How to Lead on AI

The technology’s growth has exacerbated fears among staff that we’ve engineered them out of their jobs. Clear goals and straight talk can help.

American CEOs are all-in on AI. According to a new survey by KPMG, their enthusiasm for adopting generative AI tools has accelerated, now that they see it as “central to overcoming challenges resulting from compound volatility and gaining a competitive advantage.” Thirty-nine percent of CEOs say they plan to move AI projects out of the pilot phase in the next 12-18 months, and a similar percentage say they plan to increase their investment in the technology.

Concerns? CEOs have a few, but they generally say they’re able to handle it: More than two-thirds say they’re prepared to address the cybersecurity and ethical issues generative AI presents. As for what this all means for their staffs, that’s a little iffier: 61 percent say they’re prepared to address employee resistance to AI, and 27 percent say that employee resistance is a “top challenge” for more fully deploying it.

Those numbers suggest that there’s a conversation that leaders aren’t having with their people about what they want AI to do, and what role the workforce plays in it. A recent survey from IBM found that anxiety among workers over AI eating everything in sight—including their jobs—remains persistent. A majority of CEOs in the survey said they’re adopting it faster than some are comfortable with. As the report puts it: “Many employees see generative AI as something that’s happening TO them, not a tool that works FOR them.”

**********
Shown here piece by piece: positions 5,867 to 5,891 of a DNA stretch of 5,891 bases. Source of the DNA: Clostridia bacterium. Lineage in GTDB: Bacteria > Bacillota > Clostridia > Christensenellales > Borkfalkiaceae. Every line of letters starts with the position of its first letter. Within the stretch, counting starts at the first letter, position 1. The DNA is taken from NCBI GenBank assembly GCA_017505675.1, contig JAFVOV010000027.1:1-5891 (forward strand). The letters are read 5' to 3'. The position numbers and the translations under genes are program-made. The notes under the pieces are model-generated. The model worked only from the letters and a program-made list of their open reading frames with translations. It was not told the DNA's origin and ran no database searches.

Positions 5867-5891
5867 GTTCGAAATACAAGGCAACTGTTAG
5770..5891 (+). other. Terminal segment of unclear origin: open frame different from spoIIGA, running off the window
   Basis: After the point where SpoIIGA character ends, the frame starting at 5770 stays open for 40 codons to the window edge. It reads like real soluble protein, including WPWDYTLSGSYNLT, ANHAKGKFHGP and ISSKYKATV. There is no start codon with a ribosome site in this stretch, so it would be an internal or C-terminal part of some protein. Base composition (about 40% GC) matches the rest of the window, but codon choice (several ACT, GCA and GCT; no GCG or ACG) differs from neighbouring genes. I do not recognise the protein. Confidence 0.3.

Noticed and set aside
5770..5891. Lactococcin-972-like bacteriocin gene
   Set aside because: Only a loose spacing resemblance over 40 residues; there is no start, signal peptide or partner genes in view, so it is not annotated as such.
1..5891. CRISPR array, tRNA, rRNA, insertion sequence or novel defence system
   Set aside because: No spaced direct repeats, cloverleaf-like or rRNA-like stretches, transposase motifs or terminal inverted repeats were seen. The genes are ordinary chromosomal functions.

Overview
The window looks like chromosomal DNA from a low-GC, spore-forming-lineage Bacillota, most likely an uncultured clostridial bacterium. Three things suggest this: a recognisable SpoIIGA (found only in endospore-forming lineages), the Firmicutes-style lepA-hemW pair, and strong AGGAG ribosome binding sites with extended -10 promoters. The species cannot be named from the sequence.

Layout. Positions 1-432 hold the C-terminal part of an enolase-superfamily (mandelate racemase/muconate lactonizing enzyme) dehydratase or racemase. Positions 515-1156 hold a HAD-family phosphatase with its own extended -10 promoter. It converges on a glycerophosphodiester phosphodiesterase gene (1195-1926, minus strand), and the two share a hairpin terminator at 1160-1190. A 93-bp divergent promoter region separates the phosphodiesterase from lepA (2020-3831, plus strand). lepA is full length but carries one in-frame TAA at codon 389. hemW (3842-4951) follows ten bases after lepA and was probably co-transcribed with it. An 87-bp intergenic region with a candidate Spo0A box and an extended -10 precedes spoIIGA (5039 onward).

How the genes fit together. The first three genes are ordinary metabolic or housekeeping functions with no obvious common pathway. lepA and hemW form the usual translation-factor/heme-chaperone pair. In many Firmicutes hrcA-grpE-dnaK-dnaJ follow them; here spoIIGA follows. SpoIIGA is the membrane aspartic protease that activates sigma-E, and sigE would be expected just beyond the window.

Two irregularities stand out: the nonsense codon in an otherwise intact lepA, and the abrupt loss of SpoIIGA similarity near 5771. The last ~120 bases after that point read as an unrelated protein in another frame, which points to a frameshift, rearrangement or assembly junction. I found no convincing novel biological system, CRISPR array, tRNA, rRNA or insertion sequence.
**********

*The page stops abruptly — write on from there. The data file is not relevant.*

Many employees see generative AI as something that’s happening to them, not a tool that works for them.

Like any sea change in technology, leaders will need to get buy-in from their people, and that means developing clarity about what the organization’s goals around AI are, and communicating those goals. The IBM report includes some helpful guidance around this, noting that the technology is there to “eliminate friction from the employee experience,” not replace the employee. But to make that point in earnest, the report says, leaders need to drill into employees’ reasons for pushback, and show how technology can ease their burdens. 

On top of that, leaders should be training up on the technology, framed around the idea that the technology serves the organization’s culture, not the other way around. The KPMG report has some optimistic data on this front: 95 percent of CEOs say they’ve invested in employee training around responsible generative AI use, 82 percent conduct regular assessments around its use, and 71 percent say they use human oversight for AI processes.

I’d like to see that last figure grow a little higher; it’s also troubling to see that barely half of CEOs have established ethical guidelines for their organizations around AI use, and only 37 percent have implemented privacy measures. (More CEOs say to plan those things in the coming year.) Conversations around new technology for workers and members often boil down to questions about trust. Do your people have faith that you understand the pros and cons of what you’re introducing to their daily lives? Do they feel that you’re well prepared to address the inevitable tensions and frustrations that will arise?

“Until they’re convinced, they won’t take the initiative to rethink how work is done,” the IBM report says. Good leaders are buy-in experts; they know how to persuade boards, members, and staffs to think strategically about all manner of issues. As AI rapidly overwhelms how work is done, they’ll have to work to build buy-in around that as well.

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